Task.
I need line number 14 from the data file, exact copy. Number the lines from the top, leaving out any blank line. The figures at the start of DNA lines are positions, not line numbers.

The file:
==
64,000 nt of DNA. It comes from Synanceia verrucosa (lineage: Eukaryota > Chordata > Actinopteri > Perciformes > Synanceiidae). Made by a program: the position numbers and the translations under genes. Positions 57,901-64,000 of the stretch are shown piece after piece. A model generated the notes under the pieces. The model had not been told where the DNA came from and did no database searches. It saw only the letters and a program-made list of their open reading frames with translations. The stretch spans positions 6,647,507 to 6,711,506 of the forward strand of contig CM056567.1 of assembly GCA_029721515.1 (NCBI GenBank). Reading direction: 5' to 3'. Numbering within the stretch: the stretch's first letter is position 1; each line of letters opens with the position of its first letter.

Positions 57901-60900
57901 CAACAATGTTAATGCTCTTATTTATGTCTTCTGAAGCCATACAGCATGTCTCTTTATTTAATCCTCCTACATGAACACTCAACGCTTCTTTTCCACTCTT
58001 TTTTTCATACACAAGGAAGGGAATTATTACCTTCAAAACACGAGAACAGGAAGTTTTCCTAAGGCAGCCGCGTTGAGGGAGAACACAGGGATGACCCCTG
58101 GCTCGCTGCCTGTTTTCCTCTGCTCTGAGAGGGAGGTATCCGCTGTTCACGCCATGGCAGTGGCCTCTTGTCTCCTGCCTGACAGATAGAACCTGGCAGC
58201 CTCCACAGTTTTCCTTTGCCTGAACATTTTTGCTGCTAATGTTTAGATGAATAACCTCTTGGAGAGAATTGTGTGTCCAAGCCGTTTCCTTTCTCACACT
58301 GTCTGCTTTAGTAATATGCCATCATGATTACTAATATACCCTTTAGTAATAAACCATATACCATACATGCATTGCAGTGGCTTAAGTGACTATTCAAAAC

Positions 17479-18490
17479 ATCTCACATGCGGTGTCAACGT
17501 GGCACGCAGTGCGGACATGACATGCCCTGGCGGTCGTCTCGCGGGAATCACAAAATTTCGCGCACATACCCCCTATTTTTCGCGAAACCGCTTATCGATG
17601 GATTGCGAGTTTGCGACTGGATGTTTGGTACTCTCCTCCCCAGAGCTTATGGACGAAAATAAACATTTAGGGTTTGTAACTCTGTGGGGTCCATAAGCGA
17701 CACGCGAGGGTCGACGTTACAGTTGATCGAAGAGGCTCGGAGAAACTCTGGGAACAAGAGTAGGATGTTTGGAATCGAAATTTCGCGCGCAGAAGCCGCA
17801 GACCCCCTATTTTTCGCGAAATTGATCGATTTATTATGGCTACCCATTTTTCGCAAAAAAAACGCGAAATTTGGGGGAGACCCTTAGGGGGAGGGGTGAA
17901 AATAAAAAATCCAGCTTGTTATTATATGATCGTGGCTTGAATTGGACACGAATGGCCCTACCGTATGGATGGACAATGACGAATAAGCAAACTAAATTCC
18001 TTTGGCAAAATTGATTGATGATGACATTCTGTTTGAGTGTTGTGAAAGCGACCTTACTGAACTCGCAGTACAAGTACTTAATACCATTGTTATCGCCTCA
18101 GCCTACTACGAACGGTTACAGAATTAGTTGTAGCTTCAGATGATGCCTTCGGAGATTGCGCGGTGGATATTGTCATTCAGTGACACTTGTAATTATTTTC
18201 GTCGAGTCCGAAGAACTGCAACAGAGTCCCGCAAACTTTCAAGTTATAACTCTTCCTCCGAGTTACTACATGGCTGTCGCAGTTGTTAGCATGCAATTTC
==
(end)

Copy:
17901 AATAAAAAATCCAGCTTGTTATTATATGATCGTGGCTTGAATTGGACACGAATGGCCCTACCGTATGGATGGACAATGACGAATAAGCAAACTAAATTCC